“It’s important to recognize that this gain was directly related to our bargaining team and membership’s willingness to fight the County…” wrote Malia Vella, a staff attorney and representative for Teamsters 856 in an email to members at Alameda County Probation.
Malia was referring to a smart battle won by the probation officers, which led to them keeping their annual salary survey intact in their contract when the county tried to change it. The result: a substantial wage increase for members.
“This was the highest I’d seen,” said Deputy Probation Officer and longtime shop steward, Kevin Bryant. Kevin said that when he started working for Alameda County 18 years ago — just before he and his colleagues voted to become Teamsters — they were among the lowest-paid probation officers in the Bay Area, and now they’re among the highest.
Once they joined the Union, members fought to include a salary survey in their contract. Once they did, their salary was linked to the annual survey, and would be the median of the salaries of probation officers in select surrounding counties, including Contra Costa, Marin, San Mateo, Santa Clara, and San Francisco.
With the cost of living rising rapidly in the area, it became important to keep the salary survey over the years to ensure they received fair wage increases. Last year, during negotiations the bargaining team, which included Kevin, fought hard to preserve it, and won.
“A lot of other public safety units gave in to pressure by Alameda County to move away from the salary survey,” said Malia. “They got lured by short-term gains and lazy bargaining. We did our research and ran the numbers and decided as a team that it was worth the fight.”
The team’s solidarity and diligence paid off when after the salary survey was conducted in August, members learned they would receive their highest wage increase yet.
“This is high,” said Kevin. “It was higher because the other counties got raises, and because we fought to keep the salary survey. Other units have gone to percentages, but we decided the survey would be important to keep.”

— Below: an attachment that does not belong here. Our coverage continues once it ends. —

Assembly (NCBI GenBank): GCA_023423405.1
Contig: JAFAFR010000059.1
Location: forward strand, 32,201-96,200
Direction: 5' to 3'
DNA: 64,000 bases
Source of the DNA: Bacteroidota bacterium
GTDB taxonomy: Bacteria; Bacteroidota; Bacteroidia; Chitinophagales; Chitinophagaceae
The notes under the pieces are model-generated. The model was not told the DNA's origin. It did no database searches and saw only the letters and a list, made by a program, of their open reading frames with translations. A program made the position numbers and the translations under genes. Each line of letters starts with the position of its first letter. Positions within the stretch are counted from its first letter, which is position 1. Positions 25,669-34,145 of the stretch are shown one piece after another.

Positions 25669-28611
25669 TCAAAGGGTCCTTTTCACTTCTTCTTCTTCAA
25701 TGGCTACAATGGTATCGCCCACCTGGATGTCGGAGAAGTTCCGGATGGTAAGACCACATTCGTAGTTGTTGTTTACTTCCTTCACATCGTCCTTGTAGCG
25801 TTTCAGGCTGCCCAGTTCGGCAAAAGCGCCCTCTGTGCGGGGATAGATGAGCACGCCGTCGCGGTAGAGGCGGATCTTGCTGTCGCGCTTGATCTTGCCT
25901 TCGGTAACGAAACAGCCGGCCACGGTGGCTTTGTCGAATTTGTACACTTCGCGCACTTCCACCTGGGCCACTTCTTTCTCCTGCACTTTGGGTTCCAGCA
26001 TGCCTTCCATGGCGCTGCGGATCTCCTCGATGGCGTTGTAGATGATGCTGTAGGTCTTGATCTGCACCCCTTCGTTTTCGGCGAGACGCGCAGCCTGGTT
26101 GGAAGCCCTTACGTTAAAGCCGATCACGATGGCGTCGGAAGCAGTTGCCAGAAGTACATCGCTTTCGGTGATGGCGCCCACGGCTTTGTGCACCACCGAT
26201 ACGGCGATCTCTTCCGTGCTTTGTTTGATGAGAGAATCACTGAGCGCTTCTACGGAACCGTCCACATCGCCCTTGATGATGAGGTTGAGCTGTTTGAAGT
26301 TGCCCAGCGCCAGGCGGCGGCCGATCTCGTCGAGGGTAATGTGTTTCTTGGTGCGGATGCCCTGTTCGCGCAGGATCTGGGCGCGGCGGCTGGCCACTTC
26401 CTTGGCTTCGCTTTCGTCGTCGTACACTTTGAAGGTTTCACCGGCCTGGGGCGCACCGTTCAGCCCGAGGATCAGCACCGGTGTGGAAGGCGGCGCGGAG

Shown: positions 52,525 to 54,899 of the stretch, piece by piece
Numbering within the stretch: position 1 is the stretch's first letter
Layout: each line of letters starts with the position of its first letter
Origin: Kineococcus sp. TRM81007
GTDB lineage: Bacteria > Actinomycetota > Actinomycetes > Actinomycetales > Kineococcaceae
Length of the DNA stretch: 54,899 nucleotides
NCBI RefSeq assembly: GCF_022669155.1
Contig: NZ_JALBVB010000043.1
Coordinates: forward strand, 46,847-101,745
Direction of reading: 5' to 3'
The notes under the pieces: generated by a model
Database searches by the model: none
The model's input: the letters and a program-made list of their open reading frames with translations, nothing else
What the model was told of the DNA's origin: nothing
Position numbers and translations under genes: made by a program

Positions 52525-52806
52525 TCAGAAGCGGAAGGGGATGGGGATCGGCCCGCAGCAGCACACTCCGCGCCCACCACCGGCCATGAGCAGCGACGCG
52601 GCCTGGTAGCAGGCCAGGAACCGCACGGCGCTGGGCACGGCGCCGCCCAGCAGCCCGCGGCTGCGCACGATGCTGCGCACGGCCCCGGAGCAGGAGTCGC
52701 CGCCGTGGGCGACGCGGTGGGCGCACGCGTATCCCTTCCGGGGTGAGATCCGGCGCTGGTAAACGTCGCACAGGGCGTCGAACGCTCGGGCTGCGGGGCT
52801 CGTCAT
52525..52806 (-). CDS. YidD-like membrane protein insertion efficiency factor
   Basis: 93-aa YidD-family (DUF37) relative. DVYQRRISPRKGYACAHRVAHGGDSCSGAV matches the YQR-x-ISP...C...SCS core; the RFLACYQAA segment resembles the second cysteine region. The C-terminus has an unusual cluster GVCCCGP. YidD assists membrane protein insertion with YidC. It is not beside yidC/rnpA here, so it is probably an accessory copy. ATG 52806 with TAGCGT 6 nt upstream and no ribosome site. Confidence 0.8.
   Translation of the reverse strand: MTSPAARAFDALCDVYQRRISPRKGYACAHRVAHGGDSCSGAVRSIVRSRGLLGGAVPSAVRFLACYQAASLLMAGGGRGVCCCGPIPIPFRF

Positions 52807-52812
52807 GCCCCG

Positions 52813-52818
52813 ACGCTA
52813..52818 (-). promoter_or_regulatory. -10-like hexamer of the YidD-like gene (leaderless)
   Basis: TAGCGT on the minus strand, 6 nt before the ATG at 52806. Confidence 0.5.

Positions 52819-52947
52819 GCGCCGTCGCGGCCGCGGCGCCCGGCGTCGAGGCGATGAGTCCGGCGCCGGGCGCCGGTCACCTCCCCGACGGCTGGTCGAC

“A single year raise of more than 8% for our members means that they can live comfortably and provide for their families even as costs rise,” said Malia. “The fact that we kept the survey, maintained our medical benefits and won significant workplace rights is a testament to the strength and solidarity of our members. It pays to fight for what’s right.”
Ed Braun, another Alameda County Probation shop steward, said their wage increase was one part of the strong contract members were able to negotiate last year.
“It’s not just the salary and the excellent raise,” said Ed. “We maintained our medical benefits as well when the county wanted us to go to a lower medical package. It was really thanks to the negotiating team’s efforts and experience that we didn’t give any ground on decreasing our medical benefits — no concessions.”
For both Kevin and Ed, strong, smart contracts are a part of being a Teamster.
“The support the Union provided the team gave us the tools necessary to go in and fight for these benefits for our membership,” said Ed. “Teamsters fight hard for public sector workers.”
“My grandfather was a Teamster then I became a Teamster when I worked for UPS, and I didn’t think I’d be in a union again, but when we became Teamsters here, I knew we were headed to the top,” said Kevin. “Being represented by one of the most powerful unions in the U.S. is great.”